BALLARAT oncologist Craig Carden says the drug abiraterone could revolutionalise how prostate cancer is treated in Australia and he has joined the call for the federal government to list the drug on the Pharmaceutical Benefits Scheme.
Dr Carden, based with Ballarat Cancer Care at St John of God Hospital, said treatment options for men with prostate cancer were limited, particularly for those who showed signs of resistance against chemotherapy. He is seeing the difference first-hand with his patients.
The drug treatment had been scientifically found to increase the average survival of a prostate cancer patient by five months, which was a big change, he said.
“One of the issues we’re dealing with is that it can cost a patient $3500 per month for the treatment,” Dr Carden said.
“It’s TGA (Therapeutic Goods Administration) approved and there has been an access program for about 200 people across Australia since October ... I’ve had a lot of support from my patients.
“It’s an important part of treatment.”
Dr Carden has worked with the drug as a leading researcher in a three-year stint at the Royal Marsden in London before working at the Peter MacCallum Cancer Centre in Melbourne and moving to Ballarat two years ago. He is treating seven patients via the access program.
Abiraterone (Zytiga), four tablets prescribed once a day – as long as it is working – helps control the disease by targeting hormone production, particularly of testosterone.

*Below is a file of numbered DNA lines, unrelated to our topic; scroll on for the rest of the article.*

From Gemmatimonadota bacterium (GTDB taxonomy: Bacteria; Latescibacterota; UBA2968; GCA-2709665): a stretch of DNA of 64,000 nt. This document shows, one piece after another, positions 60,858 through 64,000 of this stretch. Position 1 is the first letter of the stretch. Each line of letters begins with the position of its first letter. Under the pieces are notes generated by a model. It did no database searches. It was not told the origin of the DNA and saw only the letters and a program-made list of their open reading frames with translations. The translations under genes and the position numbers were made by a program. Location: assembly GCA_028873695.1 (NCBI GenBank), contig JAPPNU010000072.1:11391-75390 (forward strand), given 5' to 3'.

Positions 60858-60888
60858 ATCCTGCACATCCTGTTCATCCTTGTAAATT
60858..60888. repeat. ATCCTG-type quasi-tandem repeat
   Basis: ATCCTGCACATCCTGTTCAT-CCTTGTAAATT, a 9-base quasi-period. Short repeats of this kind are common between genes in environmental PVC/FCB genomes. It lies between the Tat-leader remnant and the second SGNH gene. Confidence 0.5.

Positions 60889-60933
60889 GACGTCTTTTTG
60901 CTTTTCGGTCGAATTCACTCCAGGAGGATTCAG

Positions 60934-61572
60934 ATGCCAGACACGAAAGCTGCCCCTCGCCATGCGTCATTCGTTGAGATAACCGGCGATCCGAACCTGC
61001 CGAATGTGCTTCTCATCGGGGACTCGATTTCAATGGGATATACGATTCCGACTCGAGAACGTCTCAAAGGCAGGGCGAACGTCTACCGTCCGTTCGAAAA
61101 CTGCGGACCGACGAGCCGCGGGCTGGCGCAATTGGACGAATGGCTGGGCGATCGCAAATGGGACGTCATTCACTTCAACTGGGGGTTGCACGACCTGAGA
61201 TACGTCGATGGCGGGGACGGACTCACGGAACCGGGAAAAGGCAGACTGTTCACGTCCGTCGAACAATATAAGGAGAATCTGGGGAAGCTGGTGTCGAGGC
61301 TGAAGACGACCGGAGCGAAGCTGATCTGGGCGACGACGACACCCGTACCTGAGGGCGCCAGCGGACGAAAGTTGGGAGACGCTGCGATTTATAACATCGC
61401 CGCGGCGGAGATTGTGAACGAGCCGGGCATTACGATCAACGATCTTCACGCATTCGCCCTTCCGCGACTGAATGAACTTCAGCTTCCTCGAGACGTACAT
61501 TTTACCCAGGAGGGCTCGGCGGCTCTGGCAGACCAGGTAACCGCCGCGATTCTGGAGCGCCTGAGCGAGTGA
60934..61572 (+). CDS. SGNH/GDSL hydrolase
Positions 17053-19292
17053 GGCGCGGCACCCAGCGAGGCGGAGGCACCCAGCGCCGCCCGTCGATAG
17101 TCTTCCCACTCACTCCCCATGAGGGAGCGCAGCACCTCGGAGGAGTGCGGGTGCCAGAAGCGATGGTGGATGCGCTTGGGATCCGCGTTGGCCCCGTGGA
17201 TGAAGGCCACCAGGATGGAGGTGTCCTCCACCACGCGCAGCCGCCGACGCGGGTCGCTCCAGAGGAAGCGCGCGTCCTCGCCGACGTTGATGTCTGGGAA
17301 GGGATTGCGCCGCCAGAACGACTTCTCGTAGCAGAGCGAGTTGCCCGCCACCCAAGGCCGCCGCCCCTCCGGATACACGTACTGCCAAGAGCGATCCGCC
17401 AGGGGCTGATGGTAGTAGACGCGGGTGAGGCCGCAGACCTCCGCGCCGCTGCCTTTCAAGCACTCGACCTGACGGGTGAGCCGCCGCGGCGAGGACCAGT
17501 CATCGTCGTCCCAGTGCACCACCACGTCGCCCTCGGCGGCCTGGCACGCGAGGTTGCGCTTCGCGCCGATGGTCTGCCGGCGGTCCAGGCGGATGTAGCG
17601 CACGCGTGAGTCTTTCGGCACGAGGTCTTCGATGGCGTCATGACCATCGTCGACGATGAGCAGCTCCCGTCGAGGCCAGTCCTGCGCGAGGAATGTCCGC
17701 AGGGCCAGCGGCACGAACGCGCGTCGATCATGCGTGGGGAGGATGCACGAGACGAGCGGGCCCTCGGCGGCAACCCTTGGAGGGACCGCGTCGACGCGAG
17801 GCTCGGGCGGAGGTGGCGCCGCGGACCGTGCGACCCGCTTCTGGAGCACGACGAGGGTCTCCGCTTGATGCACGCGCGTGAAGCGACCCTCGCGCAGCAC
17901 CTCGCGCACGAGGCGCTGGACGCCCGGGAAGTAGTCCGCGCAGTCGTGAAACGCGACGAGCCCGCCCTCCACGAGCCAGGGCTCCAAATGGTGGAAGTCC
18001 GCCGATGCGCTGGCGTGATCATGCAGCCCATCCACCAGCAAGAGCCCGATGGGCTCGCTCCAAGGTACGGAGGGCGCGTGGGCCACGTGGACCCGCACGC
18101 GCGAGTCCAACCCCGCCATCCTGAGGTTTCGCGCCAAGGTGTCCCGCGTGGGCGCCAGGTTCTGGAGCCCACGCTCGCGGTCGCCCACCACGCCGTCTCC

Gerry Casey, aged 74, has felt a positive difference in treatment under Dr Carden’s care since late October.
“Chemotherapy knocked me around so much, too hard. I was tired, irritable and it cost me dearly,” Mr Casey said.
“Having gone on this new one, I’ve lifted up and my average day is pretty good.
“The only side effect is sleep. I tend to wake up every couple of hours.”
Mr Casey has castration-resistant prostate cancer which was diagnosed in 2009 and initially treated with 39 hits of radiotherapy within seven weeks.
Six months later, the cancer returned and he undertook first-line chemotherapy taxotere and later second-line chemotherapy cabazetaxel.
Under the new treatment, Mr Casey’s PSA levels (Prostate-Specific Antigens) have dropped dramatically from 51 to 19 – a vast improvement.
Dr Carden said abiraterone was a giant step forward for prostate cancer patients, most whom were aged in their 70s and suffered major side-effects from aggressive chemotherapy.